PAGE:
Cooking at temperatures above 118F destroys the naturally occurring enzymes in food. This means your dog’s body has to produce all of the enzymes necessary to digest the food and sooner or later, this limited supply will be used up.
Enzymes are responsible for every metabolic reaction that takes place in your body, whether it is the blinking of your eye or the functioning of your liver. Of course, the same applies to your dog’s body.
What Are Digestive Enzymes?
The body also uses enzymes to digest and use food. There are two types of enzymes that do that: enzymes in the food itself, and enzymes that reside in the digestive organs. The body can’t produce a finite supply of enzymes – like a bank account, if you continuously make withdrawals without depositing money, you will soon be broke.
This is what happens when dogs eat processed pet foods. Cooking at temperatures above 118 o F destroys the naturally occurring enzymes in food. This means your dog’s body has to produce all of the enzymes necessary to digest the food and sooner or later, this limited supply will be used up. If the body is constantly producing enzymes for digestion, it can’t produce the enzymes needed for maintaining healthy tissue and cleaning up toxins in the body. This places strain on the pancreas as it must be constantly producing digestive enzymes instead of its normal work as part of the immune system. This strain leads to ill health, chronic disease such as diabetes, arthritis and allergies, and a shortened lifespan.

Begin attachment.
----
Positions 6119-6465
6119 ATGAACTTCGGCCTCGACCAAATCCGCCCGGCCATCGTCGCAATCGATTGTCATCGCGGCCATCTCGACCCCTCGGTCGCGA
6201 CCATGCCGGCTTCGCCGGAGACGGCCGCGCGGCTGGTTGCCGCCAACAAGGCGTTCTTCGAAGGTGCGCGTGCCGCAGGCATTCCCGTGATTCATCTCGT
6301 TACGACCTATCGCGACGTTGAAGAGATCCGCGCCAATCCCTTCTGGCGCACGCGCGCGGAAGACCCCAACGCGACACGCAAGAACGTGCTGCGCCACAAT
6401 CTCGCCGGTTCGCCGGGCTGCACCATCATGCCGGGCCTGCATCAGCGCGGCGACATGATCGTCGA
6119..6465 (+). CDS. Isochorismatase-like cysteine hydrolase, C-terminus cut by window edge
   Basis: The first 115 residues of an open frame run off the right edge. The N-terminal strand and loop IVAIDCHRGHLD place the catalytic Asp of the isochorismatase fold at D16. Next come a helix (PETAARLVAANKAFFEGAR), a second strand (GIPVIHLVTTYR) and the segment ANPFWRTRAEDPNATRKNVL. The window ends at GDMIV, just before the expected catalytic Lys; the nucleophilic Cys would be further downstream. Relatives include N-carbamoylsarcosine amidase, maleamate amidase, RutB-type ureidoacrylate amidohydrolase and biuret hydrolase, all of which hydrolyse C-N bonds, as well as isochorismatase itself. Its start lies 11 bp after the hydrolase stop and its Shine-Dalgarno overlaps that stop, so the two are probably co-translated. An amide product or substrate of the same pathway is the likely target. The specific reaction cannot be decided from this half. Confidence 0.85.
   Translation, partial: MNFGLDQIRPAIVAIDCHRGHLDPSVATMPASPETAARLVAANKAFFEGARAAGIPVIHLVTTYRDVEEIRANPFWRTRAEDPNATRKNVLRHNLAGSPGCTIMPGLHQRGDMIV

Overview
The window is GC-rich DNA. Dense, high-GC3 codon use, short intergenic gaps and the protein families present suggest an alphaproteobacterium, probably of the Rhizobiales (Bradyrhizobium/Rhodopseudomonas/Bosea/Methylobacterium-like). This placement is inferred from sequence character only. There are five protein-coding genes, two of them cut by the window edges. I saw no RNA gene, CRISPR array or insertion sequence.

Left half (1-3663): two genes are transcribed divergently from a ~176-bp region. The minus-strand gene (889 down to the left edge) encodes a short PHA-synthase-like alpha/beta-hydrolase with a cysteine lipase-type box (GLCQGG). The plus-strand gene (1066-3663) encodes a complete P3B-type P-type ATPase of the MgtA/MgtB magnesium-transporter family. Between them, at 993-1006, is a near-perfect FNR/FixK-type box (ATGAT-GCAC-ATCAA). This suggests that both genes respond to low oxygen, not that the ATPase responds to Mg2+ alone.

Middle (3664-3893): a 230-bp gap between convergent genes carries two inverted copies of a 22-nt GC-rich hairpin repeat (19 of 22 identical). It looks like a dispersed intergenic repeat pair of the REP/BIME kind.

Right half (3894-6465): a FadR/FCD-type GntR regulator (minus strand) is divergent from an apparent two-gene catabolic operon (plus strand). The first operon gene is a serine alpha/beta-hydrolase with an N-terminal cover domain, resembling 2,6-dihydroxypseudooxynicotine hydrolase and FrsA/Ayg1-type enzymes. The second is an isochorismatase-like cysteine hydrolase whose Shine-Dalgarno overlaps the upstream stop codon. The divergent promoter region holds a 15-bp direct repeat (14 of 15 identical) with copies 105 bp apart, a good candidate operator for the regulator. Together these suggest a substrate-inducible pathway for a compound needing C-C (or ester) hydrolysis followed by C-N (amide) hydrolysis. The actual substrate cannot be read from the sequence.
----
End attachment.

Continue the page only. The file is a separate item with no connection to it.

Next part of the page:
Enzymes are life and when your dog is out of enzymes, he is out of life.
Enzymes In The Diet
The best solution for enzyme deficiency is to feed your dog foods that already have an abundance of enzymes. Whereas processed foods are ‘dead’, raw and whole foods have an abundance of enzymes. In order to function optimally, enzymes work in close association with vitamins and minerals. Vitamins and minerals will also be found in abundance in raw foods.
There are many foods that are high in naturally occurring enzymes. One of the best sources is raw, green tripe – it carries a host of digestive enzymes! Feeding whole prey animals, with the digestive system and organs intact, will also accomplish this. Fresh muscle meat is also a good source of enzymes.
Enzymes are used up faster during some illnesses, extremes in weather or strenuous exercise. Older dogs will also benefit from extra enzymes as the amount of enzymes produced in the body declines with age and this is partly responsible for age related illness and debilitation. If a dog has spent most of his own enzymes and he isn’t getting any in the diet, his cellular function and health will rapidly decline.
Supplementing With Enzymes
Even raw fed dogs might not be getting enough enzymes in their diet, especially if they don’t consume the entrails of their food (and most dogs don’t). Supplementing with digestive enzymes may be a smart idea for many dogs. When shopping for a digestive enzyme, try to find one that’s produced from animals, not plants.
Dogs who are getting enough digestive enzymes have better immune health, skin, coat, joints and teeth, and will do a better job of getting all of the nutrients out of their food. But remember, when they’re gone, they’re gone – so now is a great time to make sure your dog is getting enough enzymes in his diet! I highly recommend you buy high quality animal based enzymes from the Mercola website here. This product is also great for older dogs whos immune system may be compromised.